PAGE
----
Elgin schools' officials Monday night debated terms of a contract for a proposed Elgin charter school, which remains controversial.
Nine people spoke against the Elgin Math and Science Academy charter school proposal Monday during a special school board meeting.
"The proposal you are considering will annually divert at least $4.5 million or more out of the U-46 budget to a charter that is completely unnecessary and represents a frivolous use of funds," said Cheryl Brumbaugh-Cayford of Elgin. "On a day-to-day basis, what current student services will be cut or diminished because of the charter? Which U-46 staff and teachers will lose their jobs, and which positions will be cut in which schools across the district? Which programming will be threatened by charter approval?"
Elgin Area School District U-46 officials are negotiating with the charter group on a contract for the school to open in August 2018 with 200 students in kindergarten through third grade. Another grade would be added each year, eventually offering classes through eighth grade for up to 450 students.
In April, the U-46 school board allowed the charter school proposal to move forward against the recommendation of district administrators, provided both parties can agree on contract terms by June 30.
Elgin resident Veronica Betz asked how U-46 could afford to fund a charter school when there are ongoing uncertainties with state funding.
"At this juncture, the time has come for the board to publicly state how they propose the district to afford to annually pay $4.5 million, $6 million or up to $8 million to EMSA," Betz said.
Betz also questioned how the proposed charter school could serve its target audience of 60 percent at-risk students when admission would be determined by a lottery and if transportation is not provided. "That seems to eliminate a large student population from even applying to the school," she said. "This charter school seems to be gerrymandering what population students they choose to serve."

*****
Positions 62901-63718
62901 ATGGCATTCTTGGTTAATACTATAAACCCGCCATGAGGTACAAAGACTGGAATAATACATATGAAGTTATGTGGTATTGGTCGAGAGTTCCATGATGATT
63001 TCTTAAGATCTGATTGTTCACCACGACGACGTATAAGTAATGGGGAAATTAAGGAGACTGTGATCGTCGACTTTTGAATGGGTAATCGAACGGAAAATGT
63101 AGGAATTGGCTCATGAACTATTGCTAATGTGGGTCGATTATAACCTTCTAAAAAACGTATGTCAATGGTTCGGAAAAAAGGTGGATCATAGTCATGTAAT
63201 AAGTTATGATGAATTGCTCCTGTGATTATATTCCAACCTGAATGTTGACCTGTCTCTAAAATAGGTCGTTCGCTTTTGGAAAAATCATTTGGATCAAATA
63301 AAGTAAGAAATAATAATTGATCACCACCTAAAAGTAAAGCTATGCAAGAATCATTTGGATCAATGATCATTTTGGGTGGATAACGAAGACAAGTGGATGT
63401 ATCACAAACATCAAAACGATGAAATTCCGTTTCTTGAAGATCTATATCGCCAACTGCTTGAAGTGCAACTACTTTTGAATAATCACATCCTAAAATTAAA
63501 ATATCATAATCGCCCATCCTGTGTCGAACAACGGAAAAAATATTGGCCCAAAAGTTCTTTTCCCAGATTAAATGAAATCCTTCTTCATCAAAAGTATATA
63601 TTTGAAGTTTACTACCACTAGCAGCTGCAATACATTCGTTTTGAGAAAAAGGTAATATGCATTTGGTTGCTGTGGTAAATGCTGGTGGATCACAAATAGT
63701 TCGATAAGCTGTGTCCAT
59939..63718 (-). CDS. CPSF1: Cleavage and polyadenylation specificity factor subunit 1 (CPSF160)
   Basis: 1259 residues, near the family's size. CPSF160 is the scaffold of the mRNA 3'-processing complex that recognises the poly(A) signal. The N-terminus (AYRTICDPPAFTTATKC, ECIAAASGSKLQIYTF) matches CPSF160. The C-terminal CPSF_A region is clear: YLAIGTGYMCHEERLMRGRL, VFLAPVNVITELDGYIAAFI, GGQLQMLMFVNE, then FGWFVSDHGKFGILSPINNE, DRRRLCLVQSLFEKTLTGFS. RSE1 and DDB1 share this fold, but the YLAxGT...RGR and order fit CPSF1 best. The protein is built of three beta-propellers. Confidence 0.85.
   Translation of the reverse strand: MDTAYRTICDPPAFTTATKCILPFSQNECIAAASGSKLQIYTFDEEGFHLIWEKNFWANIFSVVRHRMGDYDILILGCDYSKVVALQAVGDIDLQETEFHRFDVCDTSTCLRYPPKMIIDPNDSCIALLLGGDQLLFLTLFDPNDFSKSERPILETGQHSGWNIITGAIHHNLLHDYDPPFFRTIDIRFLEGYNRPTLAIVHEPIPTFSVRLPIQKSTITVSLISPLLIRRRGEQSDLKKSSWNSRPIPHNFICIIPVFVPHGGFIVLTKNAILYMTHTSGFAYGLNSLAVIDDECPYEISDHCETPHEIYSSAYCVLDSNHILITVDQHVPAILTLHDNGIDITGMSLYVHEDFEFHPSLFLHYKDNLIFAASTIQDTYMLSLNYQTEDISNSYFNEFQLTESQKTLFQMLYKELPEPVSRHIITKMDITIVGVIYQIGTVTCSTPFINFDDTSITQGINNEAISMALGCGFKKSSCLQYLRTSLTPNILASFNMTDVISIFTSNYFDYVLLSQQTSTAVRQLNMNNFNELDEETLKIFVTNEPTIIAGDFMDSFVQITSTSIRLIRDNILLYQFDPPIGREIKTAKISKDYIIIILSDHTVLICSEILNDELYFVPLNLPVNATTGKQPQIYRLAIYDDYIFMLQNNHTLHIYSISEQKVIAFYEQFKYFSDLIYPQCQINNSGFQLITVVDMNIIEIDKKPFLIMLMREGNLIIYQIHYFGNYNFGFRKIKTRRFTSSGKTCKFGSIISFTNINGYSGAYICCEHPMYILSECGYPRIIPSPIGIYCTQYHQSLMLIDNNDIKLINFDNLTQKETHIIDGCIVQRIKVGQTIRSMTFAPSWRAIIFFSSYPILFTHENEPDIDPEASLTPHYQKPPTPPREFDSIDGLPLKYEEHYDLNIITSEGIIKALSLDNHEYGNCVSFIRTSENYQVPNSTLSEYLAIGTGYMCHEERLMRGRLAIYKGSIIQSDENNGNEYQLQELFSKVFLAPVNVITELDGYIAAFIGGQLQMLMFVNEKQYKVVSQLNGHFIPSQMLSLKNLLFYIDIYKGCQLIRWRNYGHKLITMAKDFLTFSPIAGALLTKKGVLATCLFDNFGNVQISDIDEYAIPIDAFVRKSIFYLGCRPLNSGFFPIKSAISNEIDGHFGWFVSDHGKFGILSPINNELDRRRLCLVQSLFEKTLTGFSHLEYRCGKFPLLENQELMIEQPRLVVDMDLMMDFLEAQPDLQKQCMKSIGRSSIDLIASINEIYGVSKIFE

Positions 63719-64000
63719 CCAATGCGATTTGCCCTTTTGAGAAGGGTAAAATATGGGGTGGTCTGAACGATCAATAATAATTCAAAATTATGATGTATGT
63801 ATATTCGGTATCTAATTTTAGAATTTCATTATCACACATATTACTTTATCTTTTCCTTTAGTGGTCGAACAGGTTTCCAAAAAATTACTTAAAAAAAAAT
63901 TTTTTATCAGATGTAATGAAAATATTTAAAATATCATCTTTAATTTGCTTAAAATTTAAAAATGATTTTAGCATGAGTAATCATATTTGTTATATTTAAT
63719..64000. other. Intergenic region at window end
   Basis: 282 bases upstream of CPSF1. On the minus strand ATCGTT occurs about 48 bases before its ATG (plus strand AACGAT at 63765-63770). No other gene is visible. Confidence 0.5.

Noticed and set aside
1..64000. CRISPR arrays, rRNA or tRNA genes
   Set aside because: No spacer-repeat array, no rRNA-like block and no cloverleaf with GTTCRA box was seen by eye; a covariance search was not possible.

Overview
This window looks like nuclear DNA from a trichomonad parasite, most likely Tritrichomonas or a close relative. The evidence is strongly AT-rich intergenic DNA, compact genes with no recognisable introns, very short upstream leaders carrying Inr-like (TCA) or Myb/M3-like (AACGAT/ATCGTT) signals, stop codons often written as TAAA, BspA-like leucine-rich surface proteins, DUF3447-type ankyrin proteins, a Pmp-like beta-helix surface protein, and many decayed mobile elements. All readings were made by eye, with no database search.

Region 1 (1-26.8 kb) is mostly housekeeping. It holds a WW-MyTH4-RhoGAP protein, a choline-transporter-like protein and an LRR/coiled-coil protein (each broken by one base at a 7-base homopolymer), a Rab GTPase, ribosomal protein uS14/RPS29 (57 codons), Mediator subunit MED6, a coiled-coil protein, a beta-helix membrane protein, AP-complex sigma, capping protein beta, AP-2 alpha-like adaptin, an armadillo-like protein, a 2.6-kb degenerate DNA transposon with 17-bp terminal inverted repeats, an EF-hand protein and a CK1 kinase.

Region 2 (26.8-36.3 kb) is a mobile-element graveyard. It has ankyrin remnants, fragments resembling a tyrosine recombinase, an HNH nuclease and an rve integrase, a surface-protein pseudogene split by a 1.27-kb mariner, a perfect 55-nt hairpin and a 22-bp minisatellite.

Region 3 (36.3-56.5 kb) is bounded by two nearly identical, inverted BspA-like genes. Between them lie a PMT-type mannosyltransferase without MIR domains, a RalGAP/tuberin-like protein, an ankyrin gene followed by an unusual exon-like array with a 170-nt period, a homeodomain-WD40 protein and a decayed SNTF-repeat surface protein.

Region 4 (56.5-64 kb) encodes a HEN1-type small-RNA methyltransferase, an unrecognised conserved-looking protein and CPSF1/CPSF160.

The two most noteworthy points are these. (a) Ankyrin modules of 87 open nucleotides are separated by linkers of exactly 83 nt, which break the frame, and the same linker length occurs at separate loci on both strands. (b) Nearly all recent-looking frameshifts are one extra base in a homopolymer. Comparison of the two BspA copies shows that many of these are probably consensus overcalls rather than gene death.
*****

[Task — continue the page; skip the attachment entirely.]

Several school board members also expressed concerns about the school's ability to attract and maintain 60 percent at-risk student population.
School board member Traci O'Neal Ellis said the charter group needs to develop a recruitment plan detailing how it will achieve that diversity and maintain it going forward. "They have to show some reasonable chance of getting this otherwise it is just lip service," Ellis said. "This has to be something that is really happening in the first year because the available seats significantly decrease after that."
Officials agreed to assess the school's performance toward meeting that goal of serving at-risk students as part of annual accountability measures.
Other key points officials want to include in the contract is requiring special education services for eligible charter school students be provided by the district through third party vendors, and a provision to reduce the school's funding by whatever costs are associated with the district providing specialized services. Student transportation costs also would be the responsibility of the school and not the district, officials said.
The charter group must secure permits for construction and rehabilitation of the proposed school site -- the former Fox River Country Day School at 1600 Dundee Ave. to be leased from the city of Elgin -- from the regional office of education by Sept. 30 and have the occupancy permit by May 15, 2018, officials said.